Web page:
March 22, 2012
2011 Was A Big Year For Hacktivists
Verizon unveiled on Thursday that hacktivist groups like Anonymous stole about 100 million Internet user's data in 2011.
Verizon said in its annual Data Breach Investigations Report on Thursday that of the 177 million records stolen by hackers in 2011, 100 million were taken by a hacktivist group.
According to the report, half of the 177 million records stolen were specifically from the Anonymous hacktivist group.
Verizon said that 2011 was the second-highest year of data loss that it has recorded since it started the investigation in 2004.
The report found that malware also grew in usage, appearing in 69 percent of breaches, compared to 49 percent in 2010.
The company said that breaches originated from 36 countries last year, which is up from 22 countries in 2010. However, Chris Porter, principal on the Risk team at Verizon, said this could be due to having a larger global team of investigators on this report than in past reports.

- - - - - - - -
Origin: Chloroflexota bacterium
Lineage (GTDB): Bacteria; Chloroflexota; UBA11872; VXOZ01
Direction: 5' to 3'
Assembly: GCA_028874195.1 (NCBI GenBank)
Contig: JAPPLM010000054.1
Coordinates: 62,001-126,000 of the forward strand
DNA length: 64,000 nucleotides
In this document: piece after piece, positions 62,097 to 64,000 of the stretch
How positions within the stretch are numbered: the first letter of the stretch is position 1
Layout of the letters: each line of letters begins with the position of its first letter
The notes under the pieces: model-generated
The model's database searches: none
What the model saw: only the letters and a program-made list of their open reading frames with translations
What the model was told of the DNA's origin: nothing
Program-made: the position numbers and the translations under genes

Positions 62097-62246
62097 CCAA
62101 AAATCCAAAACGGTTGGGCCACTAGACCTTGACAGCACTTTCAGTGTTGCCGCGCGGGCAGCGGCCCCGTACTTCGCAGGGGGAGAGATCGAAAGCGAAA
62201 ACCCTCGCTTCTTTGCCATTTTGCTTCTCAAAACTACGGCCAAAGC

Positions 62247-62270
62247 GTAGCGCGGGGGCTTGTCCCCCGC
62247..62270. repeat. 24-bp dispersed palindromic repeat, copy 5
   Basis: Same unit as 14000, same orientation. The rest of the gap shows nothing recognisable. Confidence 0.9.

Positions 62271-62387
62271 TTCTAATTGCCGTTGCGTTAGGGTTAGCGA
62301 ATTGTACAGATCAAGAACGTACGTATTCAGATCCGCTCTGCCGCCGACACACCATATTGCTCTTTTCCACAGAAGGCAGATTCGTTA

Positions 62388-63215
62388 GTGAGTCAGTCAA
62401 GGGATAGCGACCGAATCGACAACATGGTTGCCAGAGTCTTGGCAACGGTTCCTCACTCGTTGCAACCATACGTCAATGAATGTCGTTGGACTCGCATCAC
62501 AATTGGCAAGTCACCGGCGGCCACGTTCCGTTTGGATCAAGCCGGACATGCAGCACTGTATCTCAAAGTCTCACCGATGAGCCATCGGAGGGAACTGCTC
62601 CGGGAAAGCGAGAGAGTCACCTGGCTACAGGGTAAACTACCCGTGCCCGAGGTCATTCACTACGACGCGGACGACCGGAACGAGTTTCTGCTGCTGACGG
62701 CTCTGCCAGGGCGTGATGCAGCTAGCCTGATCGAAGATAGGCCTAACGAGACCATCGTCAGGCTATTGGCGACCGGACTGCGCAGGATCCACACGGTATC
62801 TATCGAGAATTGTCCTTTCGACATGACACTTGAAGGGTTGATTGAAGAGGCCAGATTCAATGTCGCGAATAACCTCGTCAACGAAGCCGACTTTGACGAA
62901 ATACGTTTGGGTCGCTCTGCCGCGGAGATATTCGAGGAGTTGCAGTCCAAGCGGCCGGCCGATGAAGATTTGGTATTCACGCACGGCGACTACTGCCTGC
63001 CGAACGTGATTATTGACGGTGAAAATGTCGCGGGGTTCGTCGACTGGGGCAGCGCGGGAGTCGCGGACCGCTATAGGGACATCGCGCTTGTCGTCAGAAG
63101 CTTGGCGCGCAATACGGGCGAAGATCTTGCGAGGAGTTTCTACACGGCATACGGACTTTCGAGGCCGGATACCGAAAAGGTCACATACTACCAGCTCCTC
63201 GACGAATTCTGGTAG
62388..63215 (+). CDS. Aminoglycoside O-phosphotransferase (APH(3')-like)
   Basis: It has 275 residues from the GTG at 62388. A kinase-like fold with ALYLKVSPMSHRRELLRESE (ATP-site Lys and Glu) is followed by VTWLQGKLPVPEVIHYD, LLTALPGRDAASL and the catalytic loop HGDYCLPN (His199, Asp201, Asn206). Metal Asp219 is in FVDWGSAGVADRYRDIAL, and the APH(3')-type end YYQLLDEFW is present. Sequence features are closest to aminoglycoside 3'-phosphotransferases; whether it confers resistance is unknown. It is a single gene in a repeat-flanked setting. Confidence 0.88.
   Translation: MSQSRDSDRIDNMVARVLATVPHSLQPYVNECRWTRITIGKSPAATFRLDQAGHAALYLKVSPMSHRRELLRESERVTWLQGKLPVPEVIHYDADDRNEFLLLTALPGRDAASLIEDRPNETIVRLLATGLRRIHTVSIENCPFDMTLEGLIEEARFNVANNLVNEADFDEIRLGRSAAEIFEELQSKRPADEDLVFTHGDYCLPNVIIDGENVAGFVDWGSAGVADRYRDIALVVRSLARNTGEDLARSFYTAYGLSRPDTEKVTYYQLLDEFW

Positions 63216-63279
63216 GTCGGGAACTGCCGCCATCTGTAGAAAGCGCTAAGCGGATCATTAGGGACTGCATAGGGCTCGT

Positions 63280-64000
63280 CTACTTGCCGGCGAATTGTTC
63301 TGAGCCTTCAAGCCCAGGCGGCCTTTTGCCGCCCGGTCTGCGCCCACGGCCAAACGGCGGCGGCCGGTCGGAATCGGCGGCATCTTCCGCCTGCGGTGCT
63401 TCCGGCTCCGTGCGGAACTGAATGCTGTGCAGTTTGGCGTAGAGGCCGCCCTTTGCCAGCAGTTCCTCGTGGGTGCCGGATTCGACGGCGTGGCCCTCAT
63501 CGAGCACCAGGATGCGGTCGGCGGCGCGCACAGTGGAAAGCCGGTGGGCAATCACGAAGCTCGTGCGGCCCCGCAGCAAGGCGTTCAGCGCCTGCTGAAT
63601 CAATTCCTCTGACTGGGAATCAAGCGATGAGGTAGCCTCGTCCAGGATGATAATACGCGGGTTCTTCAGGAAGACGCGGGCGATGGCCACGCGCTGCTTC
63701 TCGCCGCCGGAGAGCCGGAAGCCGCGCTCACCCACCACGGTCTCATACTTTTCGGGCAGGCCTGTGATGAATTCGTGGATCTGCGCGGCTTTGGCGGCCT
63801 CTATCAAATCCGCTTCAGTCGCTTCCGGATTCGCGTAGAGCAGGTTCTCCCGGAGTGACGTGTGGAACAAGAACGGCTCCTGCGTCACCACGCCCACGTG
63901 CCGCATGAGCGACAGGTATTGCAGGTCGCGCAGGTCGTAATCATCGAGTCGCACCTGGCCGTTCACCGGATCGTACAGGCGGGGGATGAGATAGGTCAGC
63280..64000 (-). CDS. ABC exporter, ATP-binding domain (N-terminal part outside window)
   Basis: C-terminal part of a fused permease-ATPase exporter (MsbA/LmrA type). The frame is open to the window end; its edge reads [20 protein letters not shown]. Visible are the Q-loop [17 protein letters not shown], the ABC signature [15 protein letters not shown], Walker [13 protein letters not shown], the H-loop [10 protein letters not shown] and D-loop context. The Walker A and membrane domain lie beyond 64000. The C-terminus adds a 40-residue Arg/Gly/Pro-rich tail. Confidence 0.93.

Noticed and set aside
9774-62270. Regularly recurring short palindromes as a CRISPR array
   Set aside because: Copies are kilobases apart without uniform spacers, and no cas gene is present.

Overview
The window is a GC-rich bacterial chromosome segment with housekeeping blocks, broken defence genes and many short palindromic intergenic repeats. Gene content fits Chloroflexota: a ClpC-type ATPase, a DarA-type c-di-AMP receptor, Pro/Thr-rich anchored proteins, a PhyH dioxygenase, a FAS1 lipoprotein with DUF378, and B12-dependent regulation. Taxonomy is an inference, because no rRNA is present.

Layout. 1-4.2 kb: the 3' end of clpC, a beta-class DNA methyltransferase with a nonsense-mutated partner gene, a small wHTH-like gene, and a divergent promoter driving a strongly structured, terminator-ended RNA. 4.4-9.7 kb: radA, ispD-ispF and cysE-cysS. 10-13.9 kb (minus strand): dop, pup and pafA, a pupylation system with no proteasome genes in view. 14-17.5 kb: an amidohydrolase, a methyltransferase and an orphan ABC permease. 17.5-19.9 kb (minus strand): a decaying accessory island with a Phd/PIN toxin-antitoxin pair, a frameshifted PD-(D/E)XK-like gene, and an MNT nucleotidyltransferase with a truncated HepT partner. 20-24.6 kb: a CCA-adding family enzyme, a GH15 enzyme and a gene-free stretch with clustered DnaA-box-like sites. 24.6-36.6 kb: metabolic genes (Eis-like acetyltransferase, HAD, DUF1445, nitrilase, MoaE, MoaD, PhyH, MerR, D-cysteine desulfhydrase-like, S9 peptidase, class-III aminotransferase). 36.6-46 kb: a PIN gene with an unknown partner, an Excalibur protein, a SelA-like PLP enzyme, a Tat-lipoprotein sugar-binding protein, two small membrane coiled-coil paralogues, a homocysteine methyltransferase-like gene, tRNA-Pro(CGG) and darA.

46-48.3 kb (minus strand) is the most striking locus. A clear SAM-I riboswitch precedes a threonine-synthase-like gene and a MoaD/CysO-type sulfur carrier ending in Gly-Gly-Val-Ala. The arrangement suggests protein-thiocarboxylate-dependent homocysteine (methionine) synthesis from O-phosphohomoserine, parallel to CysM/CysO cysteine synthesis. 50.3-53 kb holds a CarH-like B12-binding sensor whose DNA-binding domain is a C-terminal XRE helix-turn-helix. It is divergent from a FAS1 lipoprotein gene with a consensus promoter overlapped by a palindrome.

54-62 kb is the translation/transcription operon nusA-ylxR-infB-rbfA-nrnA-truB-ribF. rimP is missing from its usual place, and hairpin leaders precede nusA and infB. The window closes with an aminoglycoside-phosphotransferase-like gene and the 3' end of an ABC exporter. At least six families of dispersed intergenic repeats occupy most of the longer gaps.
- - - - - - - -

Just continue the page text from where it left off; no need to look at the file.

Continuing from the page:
Although 2011 seems as though it could be considered the year of the hacker, 2012 could be a slower year as government agencies have started to crack down on the cybercrime.
Dozens of Anonymous' most active members have been arrested in 2012, and one of its leaders and organizations has been revealed as a government informant.
Interpol said it seized 250 items of computer equipment and mobile phones, credit cards and cash at 40 premises in 15 cities. The international police group said in an announcement after the arrests that the suspects ranged in age from 17 to 40.
Police in Spain also arrested four other suspected supporters of Anonymous who were accused of taking websites offline and leaking sensitive data.
However, despite the many arrests lately, it does not take away from the fact that hackers had a big year in 2011.
Over 112,000 credit cards were compromised from 163 franchise locations in 2011, according to the Verizon report. It also said at least 800 other retail computer systems in various hotels, movie theaters, medical facilities, cafes and pizzerias were comprised by hacking groups.